An easier way to create figure and group of axes; useful?

John Hunter wrote:

I think the only two options should be scalar or 2-d array, it seems a
bit much to have a 1-d array option as well.

I disagree here -- if you are 2,1 or 1,2 rows x cols, 1D indexing is
natural. This is also the most common use case so the most important
to get right.

OK, but then how do you handle the fact that you might get a 0-d, 1-d or 2-d result? Eric's "squeeze" flag would result in that. Having squeeze1d and squeeze2d flags seems a bit much.

-Chris

···

--
Christopher Barker, Ph.D.
Oceanographer

Emergency Response Division
NOAA/NOS/OR&R (206) 526-6959 voice
7600 Sand Point Way NE (206) 526-6329 fax
Seattle, WA 98115 (206) 526-6317 main reception

Chris.Barker@...236...

squeeze configured with a kwarg seems like a good compromise. As long
as the behavior is well documented it shouldn't pose any problems.
And we still have access to fig.axes in the same format is has always
been in.

JDH

···

On Thu, Mar 18, 2010 at 2:24 PM, Christopher Barker <Chris.Barker@...236...> wrote:

John Hunter wrote:

I think the only two options should be scalar or 2-d array, it seems a
bit much to have a 1-d array option as well.

I disagree here -- if you are 2,1 or 1,2 rows x cols, 1D indexing is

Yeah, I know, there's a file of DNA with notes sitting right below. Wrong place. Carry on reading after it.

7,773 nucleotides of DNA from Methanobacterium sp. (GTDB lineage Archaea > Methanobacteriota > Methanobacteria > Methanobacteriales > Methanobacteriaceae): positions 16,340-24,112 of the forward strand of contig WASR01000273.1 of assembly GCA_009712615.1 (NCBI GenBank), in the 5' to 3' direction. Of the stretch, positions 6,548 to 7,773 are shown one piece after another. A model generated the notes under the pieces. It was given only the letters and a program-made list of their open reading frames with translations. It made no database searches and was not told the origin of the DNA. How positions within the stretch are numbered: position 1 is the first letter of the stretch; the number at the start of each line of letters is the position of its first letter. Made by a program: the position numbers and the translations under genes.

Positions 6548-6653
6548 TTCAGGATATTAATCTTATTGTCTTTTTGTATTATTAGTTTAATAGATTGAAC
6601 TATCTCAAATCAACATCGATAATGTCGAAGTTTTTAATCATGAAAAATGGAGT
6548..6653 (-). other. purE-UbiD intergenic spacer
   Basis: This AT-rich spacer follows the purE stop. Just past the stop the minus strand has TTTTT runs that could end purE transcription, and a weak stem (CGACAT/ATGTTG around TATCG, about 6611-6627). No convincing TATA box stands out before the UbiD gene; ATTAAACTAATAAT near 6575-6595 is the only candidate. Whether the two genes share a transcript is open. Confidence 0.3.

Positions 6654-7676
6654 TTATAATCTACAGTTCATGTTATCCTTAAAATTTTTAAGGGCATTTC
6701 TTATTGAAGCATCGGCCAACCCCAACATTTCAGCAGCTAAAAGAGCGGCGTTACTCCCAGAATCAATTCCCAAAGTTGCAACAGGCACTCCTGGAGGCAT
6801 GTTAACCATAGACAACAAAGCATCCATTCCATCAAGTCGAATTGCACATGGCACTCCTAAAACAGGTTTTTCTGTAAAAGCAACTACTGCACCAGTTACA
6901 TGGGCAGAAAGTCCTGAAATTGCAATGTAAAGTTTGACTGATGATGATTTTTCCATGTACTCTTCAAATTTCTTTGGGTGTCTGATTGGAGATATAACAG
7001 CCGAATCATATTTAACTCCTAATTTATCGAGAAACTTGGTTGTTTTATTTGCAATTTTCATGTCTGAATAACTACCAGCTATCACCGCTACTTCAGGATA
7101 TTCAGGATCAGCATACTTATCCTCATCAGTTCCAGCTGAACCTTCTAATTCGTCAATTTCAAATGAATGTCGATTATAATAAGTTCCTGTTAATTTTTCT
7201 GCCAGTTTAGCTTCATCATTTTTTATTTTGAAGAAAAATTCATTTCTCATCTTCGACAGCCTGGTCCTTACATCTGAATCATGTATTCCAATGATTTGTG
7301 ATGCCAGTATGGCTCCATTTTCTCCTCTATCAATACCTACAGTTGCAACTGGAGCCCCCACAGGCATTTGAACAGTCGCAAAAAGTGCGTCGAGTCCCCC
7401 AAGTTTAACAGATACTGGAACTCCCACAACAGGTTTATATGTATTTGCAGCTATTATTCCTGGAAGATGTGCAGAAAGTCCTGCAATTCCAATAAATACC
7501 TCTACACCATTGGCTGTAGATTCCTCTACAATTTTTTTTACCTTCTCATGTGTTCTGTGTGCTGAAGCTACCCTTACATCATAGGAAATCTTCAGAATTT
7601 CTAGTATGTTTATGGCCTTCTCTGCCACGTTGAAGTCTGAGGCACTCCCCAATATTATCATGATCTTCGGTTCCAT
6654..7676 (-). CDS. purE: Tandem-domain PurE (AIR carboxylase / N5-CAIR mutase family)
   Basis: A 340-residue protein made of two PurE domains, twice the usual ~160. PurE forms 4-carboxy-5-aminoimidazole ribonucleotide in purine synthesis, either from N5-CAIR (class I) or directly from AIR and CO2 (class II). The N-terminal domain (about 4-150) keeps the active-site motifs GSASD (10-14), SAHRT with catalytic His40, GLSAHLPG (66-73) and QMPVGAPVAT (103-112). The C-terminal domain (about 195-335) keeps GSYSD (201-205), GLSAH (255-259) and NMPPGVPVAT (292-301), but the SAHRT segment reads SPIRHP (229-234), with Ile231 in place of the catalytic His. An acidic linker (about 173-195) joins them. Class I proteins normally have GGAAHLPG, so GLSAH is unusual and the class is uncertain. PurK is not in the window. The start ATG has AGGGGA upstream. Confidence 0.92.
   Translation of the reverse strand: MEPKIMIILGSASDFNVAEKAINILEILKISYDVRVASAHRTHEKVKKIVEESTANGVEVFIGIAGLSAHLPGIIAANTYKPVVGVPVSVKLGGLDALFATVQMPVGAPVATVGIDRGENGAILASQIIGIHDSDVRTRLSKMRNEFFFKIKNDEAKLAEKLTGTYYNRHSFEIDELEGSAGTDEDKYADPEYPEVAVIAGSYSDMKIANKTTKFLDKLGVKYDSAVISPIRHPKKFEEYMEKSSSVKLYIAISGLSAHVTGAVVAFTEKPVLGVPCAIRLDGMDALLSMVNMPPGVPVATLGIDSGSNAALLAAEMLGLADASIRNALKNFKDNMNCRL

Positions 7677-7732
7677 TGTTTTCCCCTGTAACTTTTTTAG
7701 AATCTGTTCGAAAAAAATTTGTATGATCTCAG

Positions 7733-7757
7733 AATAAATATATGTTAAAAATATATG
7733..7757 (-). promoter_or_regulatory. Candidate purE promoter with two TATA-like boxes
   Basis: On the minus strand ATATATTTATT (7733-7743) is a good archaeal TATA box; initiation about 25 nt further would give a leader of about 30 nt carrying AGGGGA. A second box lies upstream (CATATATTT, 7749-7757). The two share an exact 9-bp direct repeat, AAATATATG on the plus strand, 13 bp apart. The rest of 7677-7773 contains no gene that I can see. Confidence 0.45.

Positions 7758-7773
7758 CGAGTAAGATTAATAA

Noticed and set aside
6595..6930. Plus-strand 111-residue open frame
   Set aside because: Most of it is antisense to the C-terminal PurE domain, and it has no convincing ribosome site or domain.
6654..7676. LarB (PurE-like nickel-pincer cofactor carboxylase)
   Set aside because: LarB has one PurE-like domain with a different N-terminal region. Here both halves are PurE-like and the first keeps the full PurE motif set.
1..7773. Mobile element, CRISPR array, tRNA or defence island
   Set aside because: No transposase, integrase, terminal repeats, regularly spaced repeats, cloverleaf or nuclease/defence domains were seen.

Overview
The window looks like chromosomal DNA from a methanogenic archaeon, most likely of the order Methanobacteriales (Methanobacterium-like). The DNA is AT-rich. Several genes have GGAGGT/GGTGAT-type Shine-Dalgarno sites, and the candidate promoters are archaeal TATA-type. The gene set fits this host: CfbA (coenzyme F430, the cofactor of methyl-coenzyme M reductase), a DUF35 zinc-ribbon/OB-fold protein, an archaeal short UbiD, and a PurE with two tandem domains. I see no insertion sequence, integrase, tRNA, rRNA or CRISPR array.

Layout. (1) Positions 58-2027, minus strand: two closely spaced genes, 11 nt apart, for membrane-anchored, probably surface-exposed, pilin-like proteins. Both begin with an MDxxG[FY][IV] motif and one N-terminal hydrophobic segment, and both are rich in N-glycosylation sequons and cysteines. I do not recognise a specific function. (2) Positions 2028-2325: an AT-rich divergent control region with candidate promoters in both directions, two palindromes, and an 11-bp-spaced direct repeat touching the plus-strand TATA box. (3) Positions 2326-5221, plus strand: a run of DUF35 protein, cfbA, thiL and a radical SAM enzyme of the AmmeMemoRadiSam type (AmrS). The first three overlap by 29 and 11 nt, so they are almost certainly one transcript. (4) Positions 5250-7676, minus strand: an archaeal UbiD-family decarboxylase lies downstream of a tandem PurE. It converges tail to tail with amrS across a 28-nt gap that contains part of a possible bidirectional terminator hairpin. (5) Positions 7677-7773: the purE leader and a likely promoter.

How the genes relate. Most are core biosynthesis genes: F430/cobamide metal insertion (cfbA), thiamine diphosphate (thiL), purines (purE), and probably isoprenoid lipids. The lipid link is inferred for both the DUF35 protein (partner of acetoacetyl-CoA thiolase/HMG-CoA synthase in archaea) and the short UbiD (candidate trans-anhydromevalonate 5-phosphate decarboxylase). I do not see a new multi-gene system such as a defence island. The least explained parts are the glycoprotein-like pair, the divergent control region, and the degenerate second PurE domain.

natural. This is also the most common use case so the most important
to get right.

OK, but then how do you handle the fact that you might get a 0-d, 1-d or
2-d result? Eric's "squeeze" flag would result in that. Having squeeze1d
and squeeze2d flags seems a bit much.

I agree with John that for nx1 or 1xn, 1-d indexing seems more
natural, and is the more pythonic solution given how numpy doesn't
distinguish between row and column arrays when they are 1-d, in
contrast to matlab. This is why I went for the approach above.

Based on the feedback, I'll finish it tonight with squeeze=True as a
kwarg, that behaves:

- if True (default): single axis is returned as a scalar, Nx1 or 1xN
are returned as numpy 1-d arrays, and only NxM with N>1 and M>1 are
returned as a 2d array.

- if False, no squeezing at all is done, the return value is always a
2-d array, even if it ends up being 1x1.